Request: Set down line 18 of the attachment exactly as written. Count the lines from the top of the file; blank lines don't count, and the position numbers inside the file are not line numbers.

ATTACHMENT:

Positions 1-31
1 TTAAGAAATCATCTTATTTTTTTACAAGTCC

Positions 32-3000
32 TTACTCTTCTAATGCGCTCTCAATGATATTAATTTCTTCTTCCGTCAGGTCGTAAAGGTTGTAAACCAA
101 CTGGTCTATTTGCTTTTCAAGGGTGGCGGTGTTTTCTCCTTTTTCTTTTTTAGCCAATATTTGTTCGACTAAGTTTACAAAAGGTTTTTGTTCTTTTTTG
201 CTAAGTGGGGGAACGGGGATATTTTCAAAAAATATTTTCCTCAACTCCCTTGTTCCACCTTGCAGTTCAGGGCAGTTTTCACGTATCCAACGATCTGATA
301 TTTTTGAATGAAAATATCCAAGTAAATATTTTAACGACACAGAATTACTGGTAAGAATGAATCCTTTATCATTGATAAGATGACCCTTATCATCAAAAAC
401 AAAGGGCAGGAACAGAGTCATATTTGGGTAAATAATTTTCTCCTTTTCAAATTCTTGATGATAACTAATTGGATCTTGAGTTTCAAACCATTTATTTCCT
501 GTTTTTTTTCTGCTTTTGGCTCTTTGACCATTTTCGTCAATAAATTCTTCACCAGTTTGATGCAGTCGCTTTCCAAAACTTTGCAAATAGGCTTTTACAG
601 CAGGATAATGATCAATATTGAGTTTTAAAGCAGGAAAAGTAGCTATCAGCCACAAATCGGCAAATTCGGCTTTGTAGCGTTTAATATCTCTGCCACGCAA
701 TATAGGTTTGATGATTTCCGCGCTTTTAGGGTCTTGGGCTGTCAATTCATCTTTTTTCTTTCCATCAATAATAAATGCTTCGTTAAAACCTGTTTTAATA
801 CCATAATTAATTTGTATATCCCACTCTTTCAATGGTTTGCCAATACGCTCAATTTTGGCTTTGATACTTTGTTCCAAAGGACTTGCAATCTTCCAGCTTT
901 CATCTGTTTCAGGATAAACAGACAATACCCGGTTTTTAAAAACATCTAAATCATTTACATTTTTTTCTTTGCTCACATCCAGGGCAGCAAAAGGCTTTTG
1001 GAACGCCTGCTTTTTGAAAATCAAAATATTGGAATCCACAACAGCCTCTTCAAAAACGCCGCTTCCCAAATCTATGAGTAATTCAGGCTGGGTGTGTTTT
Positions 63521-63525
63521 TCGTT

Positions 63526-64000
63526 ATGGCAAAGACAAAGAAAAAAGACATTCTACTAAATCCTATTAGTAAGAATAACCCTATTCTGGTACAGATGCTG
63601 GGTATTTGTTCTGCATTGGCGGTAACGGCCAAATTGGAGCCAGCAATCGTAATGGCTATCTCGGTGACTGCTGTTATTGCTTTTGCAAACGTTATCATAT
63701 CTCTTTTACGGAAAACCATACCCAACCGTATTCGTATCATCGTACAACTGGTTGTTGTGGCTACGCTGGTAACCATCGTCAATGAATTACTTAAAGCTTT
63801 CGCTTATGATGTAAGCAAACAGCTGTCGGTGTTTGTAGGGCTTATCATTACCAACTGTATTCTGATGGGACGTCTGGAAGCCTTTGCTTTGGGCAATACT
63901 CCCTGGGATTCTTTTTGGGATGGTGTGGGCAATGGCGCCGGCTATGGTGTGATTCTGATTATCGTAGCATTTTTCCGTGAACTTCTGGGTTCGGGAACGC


63526 ATGGCAAAGACAAAGAAAAAAGACATTCTACTAAATCCTATTAGTAAGAATAACCCTATTCTGGTACAGATGCTG